Deep Rectal Shaving Followed By Transanal Disc Excision in Large Deep Endometriosis of Lower Rectum: The Rouen Technique

Horace Roman, MD, PhD, Jean Jacques Tuech, MD, PhD. Rouen University Hospital




Study objective: In order to minimize the risk of unfavorable outcomes related to low colorectal resection of deep endometriosis in the lower and mid rectum, we routinely perform an original technique combining the deep rectal shaving using plasma energy and the transanal disc excision using the Contour Transtar stapler.

Method: The movie shows the main steps of this procedure performed in a 28 ys old nullipara referred with a large endometriotic nodule infiltrating the mid rectum on 30 mm and responsible for stenosis.

The first step of the procedure is represented by a deep rectal shaving performed using plasma energy. Both deep lateral-rectal spaces and rectovaginal septum located around the nodule are widely opened, and the nodule is detached from surrounding healthy tissues. The dissection is facilitated by the lack of lateral thermal spread around the jet of plasma and its kinetic energy which opens deep spaces with minimal bleeding. The nodule is detached from the rectum by directing the jet of plasma tangentially on the rectum wall. At the end of this first step of the shaving, the rectum is completely freed up but the shaved area is rigid and hollow and still infiltrated by endometriosis foci.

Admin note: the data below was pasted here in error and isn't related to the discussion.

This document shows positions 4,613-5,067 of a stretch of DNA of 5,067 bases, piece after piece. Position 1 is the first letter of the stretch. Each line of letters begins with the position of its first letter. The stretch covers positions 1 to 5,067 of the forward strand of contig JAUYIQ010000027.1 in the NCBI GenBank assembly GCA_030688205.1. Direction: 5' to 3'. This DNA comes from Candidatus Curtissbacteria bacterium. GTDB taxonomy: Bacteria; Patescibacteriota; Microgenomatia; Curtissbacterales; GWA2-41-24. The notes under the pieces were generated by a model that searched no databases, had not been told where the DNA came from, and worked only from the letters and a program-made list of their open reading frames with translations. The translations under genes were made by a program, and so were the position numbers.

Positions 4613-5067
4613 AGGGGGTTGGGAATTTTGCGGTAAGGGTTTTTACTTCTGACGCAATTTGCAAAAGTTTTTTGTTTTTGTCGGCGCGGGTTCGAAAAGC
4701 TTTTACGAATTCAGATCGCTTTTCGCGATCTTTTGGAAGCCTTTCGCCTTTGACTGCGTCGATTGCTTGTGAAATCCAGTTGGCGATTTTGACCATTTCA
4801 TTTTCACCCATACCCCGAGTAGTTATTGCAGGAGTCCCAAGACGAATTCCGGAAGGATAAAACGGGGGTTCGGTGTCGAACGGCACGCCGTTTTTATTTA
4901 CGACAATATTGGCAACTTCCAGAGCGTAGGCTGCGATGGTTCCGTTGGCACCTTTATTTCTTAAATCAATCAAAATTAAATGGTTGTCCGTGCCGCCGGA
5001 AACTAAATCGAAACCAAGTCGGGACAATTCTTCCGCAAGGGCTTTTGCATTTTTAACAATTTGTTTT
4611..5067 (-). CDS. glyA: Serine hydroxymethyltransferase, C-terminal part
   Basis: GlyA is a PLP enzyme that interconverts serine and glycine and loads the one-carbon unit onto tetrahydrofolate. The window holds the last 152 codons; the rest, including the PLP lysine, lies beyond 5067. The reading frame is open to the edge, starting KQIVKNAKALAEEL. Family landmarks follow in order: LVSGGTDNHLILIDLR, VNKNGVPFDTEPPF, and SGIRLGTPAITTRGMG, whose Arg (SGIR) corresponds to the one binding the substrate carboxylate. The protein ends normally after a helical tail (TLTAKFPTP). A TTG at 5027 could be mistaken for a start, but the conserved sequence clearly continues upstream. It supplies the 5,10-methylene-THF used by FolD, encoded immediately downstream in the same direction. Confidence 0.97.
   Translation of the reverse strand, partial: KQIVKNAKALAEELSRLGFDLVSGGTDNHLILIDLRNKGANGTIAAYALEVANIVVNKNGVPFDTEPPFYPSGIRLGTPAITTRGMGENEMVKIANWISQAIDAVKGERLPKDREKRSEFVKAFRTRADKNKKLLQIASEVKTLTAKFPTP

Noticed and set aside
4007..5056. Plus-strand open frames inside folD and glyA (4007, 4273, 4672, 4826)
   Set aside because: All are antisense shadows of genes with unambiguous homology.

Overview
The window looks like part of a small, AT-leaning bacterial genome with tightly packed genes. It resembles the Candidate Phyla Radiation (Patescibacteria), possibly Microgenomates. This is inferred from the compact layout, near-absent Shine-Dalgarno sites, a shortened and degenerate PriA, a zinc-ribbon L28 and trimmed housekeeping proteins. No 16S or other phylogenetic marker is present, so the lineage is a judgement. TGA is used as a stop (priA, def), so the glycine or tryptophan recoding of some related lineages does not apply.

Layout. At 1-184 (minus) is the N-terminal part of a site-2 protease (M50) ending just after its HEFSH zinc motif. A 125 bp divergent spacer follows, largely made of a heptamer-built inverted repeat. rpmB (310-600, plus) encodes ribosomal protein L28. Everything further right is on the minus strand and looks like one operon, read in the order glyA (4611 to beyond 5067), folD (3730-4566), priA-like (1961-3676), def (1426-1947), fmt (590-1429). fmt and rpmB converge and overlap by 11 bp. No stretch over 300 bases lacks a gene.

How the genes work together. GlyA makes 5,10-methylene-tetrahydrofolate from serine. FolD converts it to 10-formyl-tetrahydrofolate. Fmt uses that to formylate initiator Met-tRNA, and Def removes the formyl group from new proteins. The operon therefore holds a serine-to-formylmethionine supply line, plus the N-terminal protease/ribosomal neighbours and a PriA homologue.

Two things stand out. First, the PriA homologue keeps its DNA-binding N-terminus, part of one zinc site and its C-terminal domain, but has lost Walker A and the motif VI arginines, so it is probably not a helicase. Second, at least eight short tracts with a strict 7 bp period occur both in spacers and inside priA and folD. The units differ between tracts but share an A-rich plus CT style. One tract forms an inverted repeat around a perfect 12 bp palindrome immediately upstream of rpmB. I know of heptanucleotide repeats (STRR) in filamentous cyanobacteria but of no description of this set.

For that reason, we perform a second step of the shaving by in situ ablation of residual endometriotic foci of the shaved area, as described in a previous video article. In situ ablation renders the rectal wall supple and soft (Fig 1), and thus makes the transanal disc excision feasible.

Transanal excision is performed by the colorectal surgeon from rectal approach. He starts by placing three of four traction parachute sutures in the middle and outside the shaved area, and verifies that the stitches do not narrow the rectum. The traction of the stitches induces the prolaps of shaved rectal wall, that can now be resected using the Contour Transtar stapler. The lubricated head of the stapler is introduced in to 3 o’clock position, with the jaws faced counterclockwise (Fig 2). The device is then rotated and the shaved area gently pulled inside the jaws until normal surrounding rectal wall is seated within the jaws. A new stapler cartridge is replaced and the device reintroduced into the rectum. This step may be repeated two or three times until full thickness resection of the shaved area.

The diameter of the specimen removed in this patient measured 60mm (Fig 3). The thickness of the specimen measured 8 mm, and rectal mucosa was free from any injury (Fig 4).

Results: Immediate postoperative outcomes were uneventful. Bowel movements were normal beginning with day 6. To date, this procedure was successfully carried out in 18 women with only favorable rectal functional outcomes.

Conclusions: Our results suggest that the technique of transanal rectal disc excision using the contour stapler may be applied in patients with infiltrating endometrial nodules of the rectum up to 8 cm from the anal margin and up to 5 cm in diameter. This new procedure avoids unfavorable outcomes ralted to low rectal resection in young patients with deep endometriosis.

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